Do you know the pain of knee osteoarthritis?
Do you have knee osteoarthritis? Learn more about this condition and find out if you are eligible to participate in a new research trial.
Knee osteoarthritis is a major problem in Australia. And anyone who suffers from this condition knows how debilitating it can be.
Data shows that osteoarthritis affects 1.9 million, or one in 12 Australians, and the incidence of this condition has doubled amongst Generation Y, X and Baby Boomers since 2007.
Although there are several forms of arthritis of the knee, osteoarthritis is the most common.
Knee osteoarthritis involves the breaking down of the cartilage in the joints and the development of abnormal bony growths, called osteophytes or bone spurs. This degenerative process can lead to abnormal joint function, pain, stiffness and muscle weakness.
Treatment for the pain
Helping people to self-manage their condition is key to helping them manage their pain and improve their quality of life.
Unfortunately, not all Australians with knee osteoarthritis have easy access to health professionals who have the required knowledge and expertise to advise them on how to self-manage their condition.
Is help just a phone call away?
One way to provide Australians with the support they need is to give them access to self-management advice by health professionals, who are specially trained in the management of arthritis, over the telephone.
In the UK, PhysioDirect telephone services by the National Health Service provide initial assessment and advice - including exercise, for acute and chronic musculoskeletal conditions. Research shows PhysioDirect is equally effective, provides faster access to physiotherapy and is safe compared to usual waiting list based care1.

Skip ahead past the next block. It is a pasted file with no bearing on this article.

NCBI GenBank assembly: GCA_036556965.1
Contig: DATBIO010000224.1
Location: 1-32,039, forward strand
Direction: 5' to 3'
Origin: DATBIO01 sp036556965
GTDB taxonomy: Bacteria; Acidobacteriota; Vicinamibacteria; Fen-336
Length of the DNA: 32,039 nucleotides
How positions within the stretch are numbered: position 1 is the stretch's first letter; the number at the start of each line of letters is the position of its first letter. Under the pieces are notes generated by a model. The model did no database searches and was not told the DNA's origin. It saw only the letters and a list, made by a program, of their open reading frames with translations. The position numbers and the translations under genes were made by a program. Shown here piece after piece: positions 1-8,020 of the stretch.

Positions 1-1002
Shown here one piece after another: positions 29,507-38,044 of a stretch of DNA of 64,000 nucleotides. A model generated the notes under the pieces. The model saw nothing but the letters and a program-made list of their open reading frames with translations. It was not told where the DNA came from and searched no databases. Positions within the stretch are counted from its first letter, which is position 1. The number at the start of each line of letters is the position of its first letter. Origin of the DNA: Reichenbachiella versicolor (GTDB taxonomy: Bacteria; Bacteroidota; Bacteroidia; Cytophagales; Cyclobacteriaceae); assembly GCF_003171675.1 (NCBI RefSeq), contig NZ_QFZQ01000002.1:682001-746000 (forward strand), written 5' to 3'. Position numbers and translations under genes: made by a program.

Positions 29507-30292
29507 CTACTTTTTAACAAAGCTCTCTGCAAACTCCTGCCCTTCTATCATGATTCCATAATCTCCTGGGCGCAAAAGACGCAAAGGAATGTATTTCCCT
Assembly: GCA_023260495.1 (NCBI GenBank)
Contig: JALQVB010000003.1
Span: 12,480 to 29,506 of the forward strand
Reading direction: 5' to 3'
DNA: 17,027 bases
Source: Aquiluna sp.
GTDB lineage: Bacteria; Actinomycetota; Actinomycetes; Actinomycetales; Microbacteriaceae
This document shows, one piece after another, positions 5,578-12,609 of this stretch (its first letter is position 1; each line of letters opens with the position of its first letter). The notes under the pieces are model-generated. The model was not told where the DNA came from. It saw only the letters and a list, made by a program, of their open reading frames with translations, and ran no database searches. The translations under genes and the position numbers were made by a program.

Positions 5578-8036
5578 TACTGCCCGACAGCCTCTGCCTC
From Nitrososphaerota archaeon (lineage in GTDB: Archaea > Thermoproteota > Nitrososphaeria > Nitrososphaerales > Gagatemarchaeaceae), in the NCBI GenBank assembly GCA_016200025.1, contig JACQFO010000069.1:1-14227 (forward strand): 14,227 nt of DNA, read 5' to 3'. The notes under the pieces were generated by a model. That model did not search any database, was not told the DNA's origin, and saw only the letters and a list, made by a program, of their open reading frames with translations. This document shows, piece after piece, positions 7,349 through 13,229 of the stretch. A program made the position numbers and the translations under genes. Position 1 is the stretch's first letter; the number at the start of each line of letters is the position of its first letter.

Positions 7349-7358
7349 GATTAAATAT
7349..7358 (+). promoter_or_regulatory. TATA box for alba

With careful management of staff time, PhysioDirect also appears to be a cost-effective alternative to usual physiotherapy care2.
Despite strong UK evidence, there are no telephone-based exercise advice and support services for musculoskeletal problems in Australia, even though Australians are asking for this type of service3.
In Australia, research is needed – and will soon commence, with the support of the Medibank Better Health Foundation– to determine the most effective components of self-management advice for delivery over the telephone.
Do you have knee osteoarthritis? Call for volunteers
If you are aged over 45 years, have had knee pain on most days of the past three months and regular access to a telephone, then you may be eligible to participate in a new research trial.
Researchers from the Centre for Health, Exercise and Sports Medicine at The University of Melbourne are now looking for volunteers to participate in an Australia-wide study. The study will compare two different programs of telephone-delivered self-management advice for people aged over 45 years of age with painful knee osteoarthritis.
The aim of the research is to find out which program works best for managing arthritis symptoms, and why. People from regional, rural and remote geographical areas are particularly encouraged to volunteer.
Participants will receive support and advice for the self-management of their knee osteoarthritis over the telephone, and will be monitored via surveys over 12 months.
Advice will be delivered by qualified health professionals trained in best-practice management of arthritis.
Register your interest here or for more information, email the trial coordinator, Penny Campbell at firstname.lastname@example.org.
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